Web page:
Competing marijuana legalization groups join forces behind one ballot question – Press Herald
The Campaign to Regulate Marijuana Like Alcohol will now support the Legalize Maine initiative to allow adults to buy marijuana for recreational use.
Two competing marijuana legalization campaigns announced Monday that they will unite behind one statewide ballot measure in 2016.
The Campaign to Regulate Marijuana Like Alcohol, a Marijuana Policy Project-backed campaign, will stop collecting signatures to support the initiative it filed in March that would set up a system to regulate the sale of marijuana to adults. That group will now spearhead the campaign in support of a similar initiative filed in February by Legalize Maine, which billed itself as a homegrown group supported by people in the agriculture and medical marijuana industries.
Each campaign had collected about 40,000 signatures. The groups will now work together to collect the remaining signatures needed to qualify for the November 2016 ballot. They have until January to collect 61,000 valid signatures of registered Maine voters.
“Joining forces is the best step forward, not only for our respective campaigns, but for Maine as a whole,” said David Boyer, campaign manager for the Campaign to Regulate Marijuana Like Alcohol. “We all agree marijuana prohibition has been a colossal failure and that it must be replaced with a system in which marijuana is legal for adults and regulated like alcohol. We can more effectively accomplish our shared goal by combining resources and working together instead of on parallel tracks.”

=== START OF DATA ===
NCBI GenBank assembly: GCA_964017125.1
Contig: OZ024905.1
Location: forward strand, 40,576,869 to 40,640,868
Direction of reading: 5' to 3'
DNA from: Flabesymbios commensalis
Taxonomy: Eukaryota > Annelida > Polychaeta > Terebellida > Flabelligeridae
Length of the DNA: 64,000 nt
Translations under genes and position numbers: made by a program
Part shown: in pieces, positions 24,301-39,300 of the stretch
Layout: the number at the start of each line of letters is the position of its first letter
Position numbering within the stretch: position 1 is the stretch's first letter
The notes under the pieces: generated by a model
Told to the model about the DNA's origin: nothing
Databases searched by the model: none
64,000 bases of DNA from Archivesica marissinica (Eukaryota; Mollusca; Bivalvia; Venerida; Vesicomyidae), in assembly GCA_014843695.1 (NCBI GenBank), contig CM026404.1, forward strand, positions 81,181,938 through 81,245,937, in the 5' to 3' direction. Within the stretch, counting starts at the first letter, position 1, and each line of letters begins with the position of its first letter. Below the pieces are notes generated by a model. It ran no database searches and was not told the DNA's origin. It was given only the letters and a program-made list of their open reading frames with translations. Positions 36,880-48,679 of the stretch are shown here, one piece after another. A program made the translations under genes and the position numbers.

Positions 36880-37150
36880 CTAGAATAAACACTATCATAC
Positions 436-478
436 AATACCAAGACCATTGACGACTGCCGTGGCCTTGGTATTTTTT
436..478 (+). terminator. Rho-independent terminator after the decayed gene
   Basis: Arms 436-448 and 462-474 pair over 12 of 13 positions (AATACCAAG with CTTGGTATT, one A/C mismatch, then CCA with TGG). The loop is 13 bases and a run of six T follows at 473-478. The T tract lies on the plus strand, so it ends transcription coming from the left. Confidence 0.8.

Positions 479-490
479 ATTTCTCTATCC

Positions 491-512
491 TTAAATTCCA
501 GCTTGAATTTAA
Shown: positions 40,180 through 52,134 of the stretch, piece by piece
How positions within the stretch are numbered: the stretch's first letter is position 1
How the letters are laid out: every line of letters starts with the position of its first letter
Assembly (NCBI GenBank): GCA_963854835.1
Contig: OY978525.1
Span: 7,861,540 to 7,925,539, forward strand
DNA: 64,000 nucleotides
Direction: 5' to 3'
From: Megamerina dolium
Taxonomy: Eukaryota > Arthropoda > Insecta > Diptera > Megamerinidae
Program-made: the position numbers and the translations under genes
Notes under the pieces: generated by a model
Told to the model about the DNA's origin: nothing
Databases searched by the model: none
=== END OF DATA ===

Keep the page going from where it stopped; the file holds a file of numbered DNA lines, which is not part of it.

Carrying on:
Boyer said there are some differences on the specifics of the initiatives, but overall they were very similar. The decision to get behind the Legalize Maine initiative was made because the group is “100 percent confident it will effectively and responsibly end prohibition in Maine.”
Paul McCarrier, president of Legalize Maine, called the joining of the campaigns “a major milestone in the path to ending marijuana prohibition in Maine.” “Either of these campaigns could be successful on their own, but together we can put our best feet forward in 2016,” he said. “Both campaigns have done a great job of educating voters, organizing volunteers and raising funds, and now we can ramp up those efforts even more.”
Maine has allowed medicinal marijuana use since 1999. If the state legalizes recreational marijuana, it will join a small number of western states that allow adults to buy and possess the drug. Colorado, Washington, Oregon, Alaska and Washington D.C. have passed laws legalizing recreational pot.
A poll in the spring of 2015 by Critical Insights, a Portland market research firm, found that 65 percent of Mainers support legalizing marijuana. If it is legalized, 79 percent of people believe it should only be sold in licensed establishments, according to the poll.